Research

The research carried out in our department is focussed on the molecular aspects of cellular stress and autoimmunity.

 

Characterisation and function of autoantigens

Patients suffering from autoimmune diseases produce antibodies to self-proteins, which are referred to as autoantigens. In general, such autoantigens are macromolecules which have important cellular functions. We study the structure and function of autoantigens involved in the synthesis and degradation of RNA and proteins.

We also address the question why tolerance to self-proteins is lost in autoimmunity. Our studies are based on the hypothesis that unusual posttranslational modifications play a role in the generation of autoreactive antibodies, and we believe that such modifications play an important role in the initiation of autoimmunity. The knowledge obtained on the structure and modifications of autoantigenic molecules is used for the development of autoimmune diagnostics.

 

Small stress proteins: structure, function and pathology

The cell protects itself against stress, like heat, radicals or radiation, by synthesizing a set of special proteins, amongst which the ‘small heat-shock proteins’ (sHsps). The sHsps have in vitro chaperone activity: i.e., they prevent the aggregation of other proteins. In vivo, they enhance the stress-tolerance of cells. Man has ten different sHsps, which are most abundant in the eye lens, in heart and muscles. In the brain they become induced in Alzheimer’s disease and multiple sclerosis. The three-dimensional structures and working mechanisms of the various sHsps are poorly understood. The structure, chaperoning mechanism en cytoprotection of the sHsps, and their roles in diseases, ageing and apoptosis is being studied.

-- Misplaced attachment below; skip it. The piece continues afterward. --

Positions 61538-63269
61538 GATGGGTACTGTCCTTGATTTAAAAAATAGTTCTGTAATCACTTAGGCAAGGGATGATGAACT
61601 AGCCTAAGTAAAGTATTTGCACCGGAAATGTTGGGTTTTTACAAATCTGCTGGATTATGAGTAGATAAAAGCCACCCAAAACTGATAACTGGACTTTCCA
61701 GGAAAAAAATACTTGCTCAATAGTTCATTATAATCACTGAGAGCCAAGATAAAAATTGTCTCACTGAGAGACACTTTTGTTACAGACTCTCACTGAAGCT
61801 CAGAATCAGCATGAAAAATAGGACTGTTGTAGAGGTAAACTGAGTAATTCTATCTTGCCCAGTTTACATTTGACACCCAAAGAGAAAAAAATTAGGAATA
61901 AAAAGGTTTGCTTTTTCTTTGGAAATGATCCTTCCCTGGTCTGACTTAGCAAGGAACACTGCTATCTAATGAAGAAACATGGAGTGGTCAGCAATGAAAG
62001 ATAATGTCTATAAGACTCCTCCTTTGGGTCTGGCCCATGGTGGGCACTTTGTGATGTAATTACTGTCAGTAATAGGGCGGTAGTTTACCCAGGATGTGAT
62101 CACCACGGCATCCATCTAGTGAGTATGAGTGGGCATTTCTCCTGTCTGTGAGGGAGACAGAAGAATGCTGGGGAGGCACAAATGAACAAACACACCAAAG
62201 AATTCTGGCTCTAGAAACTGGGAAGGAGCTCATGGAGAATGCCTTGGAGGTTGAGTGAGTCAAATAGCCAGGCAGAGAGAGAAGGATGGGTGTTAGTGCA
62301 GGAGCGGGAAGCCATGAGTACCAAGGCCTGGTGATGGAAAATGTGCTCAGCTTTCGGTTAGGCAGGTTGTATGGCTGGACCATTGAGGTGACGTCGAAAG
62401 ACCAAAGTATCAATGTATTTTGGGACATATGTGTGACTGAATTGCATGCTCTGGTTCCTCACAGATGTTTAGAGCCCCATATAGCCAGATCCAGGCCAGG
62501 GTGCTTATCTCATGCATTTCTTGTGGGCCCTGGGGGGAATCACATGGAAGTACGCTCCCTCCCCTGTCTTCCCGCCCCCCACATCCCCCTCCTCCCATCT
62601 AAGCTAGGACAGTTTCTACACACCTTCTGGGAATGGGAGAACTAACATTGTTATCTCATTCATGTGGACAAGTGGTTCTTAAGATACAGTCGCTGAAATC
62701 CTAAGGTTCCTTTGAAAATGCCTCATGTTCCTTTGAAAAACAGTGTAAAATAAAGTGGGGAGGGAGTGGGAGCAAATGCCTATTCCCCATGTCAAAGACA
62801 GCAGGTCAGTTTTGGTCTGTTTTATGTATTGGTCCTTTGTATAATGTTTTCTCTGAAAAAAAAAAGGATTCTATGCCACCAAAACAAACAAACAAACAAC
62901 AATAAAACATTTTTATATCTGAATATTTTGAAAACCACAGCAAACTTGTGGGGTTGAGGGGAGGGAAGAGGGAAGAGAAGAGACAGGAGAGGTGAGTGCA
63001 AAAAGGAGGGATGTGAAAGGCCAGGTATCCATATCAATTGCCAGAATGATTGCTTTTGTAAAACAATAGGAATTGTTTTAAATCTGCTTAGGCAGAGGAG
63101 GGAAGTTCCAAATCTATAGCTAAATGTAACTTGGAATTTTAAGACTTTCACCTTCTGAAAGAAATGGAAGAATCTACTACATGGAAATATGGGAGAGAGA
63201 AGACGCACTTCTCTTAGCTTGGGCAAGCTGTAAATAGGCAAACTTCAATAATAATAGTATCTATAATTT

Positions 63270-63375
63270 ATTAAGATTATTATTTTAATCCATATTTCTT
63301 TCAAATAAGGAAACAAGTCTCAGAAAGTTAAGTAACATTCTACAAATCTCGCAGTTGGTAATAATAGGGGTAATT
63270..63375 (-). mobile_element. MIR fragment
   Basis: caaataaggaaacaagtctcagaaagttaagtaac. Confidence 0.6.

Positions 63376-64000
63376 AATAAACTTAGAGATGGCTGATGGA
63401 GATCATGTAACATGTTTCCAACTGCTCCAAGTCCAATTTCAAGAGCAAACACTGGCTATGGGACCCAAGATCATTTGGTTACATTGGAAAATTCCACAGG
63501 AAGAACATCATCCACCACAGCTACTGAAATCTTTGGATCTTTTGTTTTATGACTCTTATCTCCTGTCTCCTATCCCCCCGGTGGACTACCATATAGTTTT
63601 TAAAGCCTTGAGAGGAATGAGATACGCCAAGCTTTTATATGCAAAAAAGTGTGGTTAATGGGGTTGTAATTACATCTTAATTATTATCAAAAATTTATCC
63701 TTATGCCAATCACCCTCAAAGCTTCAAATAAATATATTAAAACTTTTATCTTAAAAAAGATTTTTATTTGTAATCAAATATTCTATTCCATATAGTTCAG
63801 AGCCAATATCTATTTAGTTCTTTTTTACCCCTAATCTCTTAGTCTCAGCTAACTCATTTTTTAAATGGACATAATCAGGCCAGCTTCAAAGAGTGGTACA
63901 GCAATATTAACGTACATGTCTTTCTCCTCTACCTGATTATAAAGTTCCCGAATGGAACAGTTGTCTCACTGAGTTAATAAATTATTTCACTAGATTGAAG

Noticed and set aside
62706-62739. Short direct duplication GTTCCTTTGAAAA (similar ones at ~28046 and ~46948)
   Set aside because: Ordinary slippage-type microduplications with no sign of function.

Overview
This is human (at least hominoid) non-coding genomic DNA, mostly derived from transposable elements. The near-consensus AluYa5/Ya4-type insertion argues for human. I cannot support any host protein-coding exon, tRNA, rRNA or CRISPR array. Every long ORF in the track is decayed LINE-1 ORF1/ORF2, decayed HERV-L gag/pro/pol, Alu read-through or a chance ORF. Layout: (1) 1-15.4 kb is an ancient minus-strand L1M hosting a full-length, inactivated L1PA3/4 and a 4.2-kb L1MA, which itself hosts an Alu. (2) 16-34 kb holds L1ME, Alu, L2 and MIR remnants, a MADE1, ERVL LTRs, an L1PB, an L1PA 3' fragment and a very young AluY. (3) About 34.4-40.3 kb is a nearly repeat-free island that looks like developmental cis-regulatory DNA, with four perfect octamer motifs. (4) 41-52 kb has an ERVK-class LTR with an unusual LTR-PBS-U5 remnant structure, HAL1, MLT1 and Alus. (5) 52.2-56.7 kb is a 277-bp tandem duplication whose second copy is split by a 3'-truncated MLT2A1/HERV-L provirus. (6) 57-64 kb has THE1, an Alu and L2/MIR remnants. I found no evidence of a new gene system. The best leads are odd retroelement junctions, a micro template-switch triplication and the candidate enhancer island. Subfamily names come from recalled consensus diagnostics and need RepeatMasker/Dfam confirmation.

A chemical biology approach to study protein quality control

Defective quality control mechanisms may result in toxic protein aggregates that accumulate in the cell. Besides understanding how cells handle such protein aggregates, a major focus is to develop ‘smart’ molecules that targeting them for degradation by autophagy or specific proteases.

 

Projects

The human ribonuclease RNase MRP and RNase P: from structural similarity to functional diversity

A ‘plug and play’ approach to study biomolecular interactions on solid surfaces

The role of the aromatic cage in reader proteins on trimethyl-lysine recognition

 

 

 

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